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  1. Use alcohol-free disinfectants.
  2. Alcohol is volatile so capped the bottle to avoid evaporation.
  3. Can store the blood when it is properly sealed for 14 days at room temperature or at 4 °C with or without preservative.
  4. For longer storage or nonsterile postmortem, specimen use the preservative, sodium fluoride.

Measurement can be done on the following samples:

  1. Blood alcohol level tested in serum or plasma or whole blood.
  2. Breath alcohol where the blood: breath alcohol ratio is 2100:1.
    1. Breath alcohol = g/210 L 
      1. This above value is equal to blood alcohol g/dL.
    2. Before performing the breath test wait for 15 minutes to rule out:
      1. Alcohol may be present in the mouth in case of recent drinking.
      2. Vomiting containing alcohol rich gastric fluid.
      3. Alcohol-containing mouth wash.
  3. Salive may be used where the concentration of alcohol is 9% higher than that in the whole blood.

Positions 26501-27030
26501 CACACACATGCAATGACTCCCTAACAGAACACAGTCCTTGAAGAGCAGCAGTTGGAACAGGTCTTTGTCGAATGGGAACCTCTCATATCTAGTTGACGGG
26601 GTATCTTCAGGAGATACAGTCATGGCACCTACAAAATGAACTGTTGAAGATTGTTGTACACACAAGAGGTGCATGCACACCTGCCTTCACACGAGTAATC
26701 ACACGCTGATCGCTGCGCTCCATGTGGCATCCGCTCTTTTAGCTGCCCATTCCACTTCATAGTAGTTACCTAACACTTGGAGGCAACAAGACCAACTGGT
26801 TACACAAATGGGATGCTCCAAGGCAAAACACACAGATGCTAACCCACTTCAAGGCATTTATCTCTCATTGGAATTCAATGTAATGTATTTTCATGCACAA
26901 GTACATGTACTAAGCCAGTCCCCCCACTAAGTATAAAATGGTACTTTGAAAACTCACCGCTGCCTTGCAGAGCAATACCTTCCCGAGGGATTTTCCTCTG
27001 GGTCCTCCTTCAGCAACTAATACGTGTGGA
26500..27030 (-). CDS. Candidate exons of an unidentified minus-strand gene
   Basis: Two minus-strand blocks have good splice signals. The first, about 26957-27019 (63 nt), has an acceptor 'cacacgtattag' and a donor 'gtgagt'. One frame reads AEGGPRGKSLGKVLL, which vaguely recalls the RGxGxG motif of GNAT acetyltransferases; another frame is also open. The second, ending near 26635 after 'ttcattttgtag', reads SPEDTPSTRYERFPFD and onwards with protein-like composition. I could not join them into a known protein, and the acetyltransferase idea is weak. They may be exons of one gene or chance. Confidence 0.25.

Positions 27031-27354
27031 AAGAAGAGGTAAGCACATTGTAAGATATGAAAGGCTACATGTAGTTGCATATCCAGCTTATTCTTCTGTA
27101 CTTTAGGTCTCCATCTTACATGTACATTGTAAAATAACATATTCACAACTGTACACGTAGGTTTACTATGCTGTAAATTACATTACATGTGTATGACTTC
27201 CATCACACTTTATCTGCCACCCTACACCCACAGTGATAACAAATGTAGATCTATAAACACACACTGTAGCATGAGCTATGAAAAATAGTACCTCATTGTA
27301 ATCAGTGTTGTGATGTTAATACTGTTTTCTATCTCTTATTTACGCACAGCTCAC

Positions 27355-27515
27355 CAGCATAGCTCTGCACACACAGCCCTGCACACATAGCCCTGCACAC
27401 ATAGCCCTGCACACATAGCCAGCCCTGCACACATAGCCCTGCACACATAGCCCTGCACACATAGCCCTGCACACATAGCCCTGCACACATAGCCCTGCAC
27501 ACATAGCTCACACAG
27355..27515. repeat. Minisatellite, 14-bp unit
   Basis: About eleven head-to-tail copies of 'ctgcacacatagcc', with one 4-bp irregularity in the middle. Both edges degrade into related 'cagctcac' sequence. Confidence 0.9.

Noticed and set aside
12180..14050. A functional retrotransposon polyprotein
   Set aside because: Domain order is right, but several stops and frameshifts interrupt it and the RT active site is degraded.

1. This is an easy and noninvasive method.
  4. Urine alcohol sample is noninvasive and easy to collect the sample.
    1. During the post-absorptive stage after alcohol intake, the concentration of the alcohol in the urine is roughly 1.3 times that in the blood.
    2. This is variable, so better empty the bladder and then collect urine after 20 to 30 minutes.
    3. It can detect ingestion of alcohol within the previous 8 hours.


  1. Quantitation of the alcohol level is done for therapeutic or legal purposes.
  2. Alcohol level is done to diagnose alcohol intoxication.
  3. Alcohol level may be done in cases of coma, cerebral trauma, and drug overdose.
  4. To differentiate alcoholic intoxication coma from diabetic coma.
  5. This test is also done for alcoholism.
  6. This test is done on the drivers.


  1. Alcohol is Ethanol and it is readily absorbed from the GI tract.
    1. Peak level is within 40 to 70 minutes after the intake.
  2. Ethanol is metabolized by the liver enzyme dehydrogenase into acetaldehyde.
    1. 90% of alcohol is metabolized in the liver.
    2. This acetaldehyde is converted into acetic acid by the enzyme Aldehyde Dehydrogenase.
  3. Ethanol metabolite acetaldehyde leads to acidosis and ketosis called Alcoholic ketoacidosis. 
    1. Ethanol converted to acetaldehyde.
      1. Headache, flushing, and hangover are due to acetaldehyde before it is metabolized to acetate.


  1. Once peak level is reached then its level decreases.
  2. Ethanol depresses the CNS and ultimately may lead to coma and death.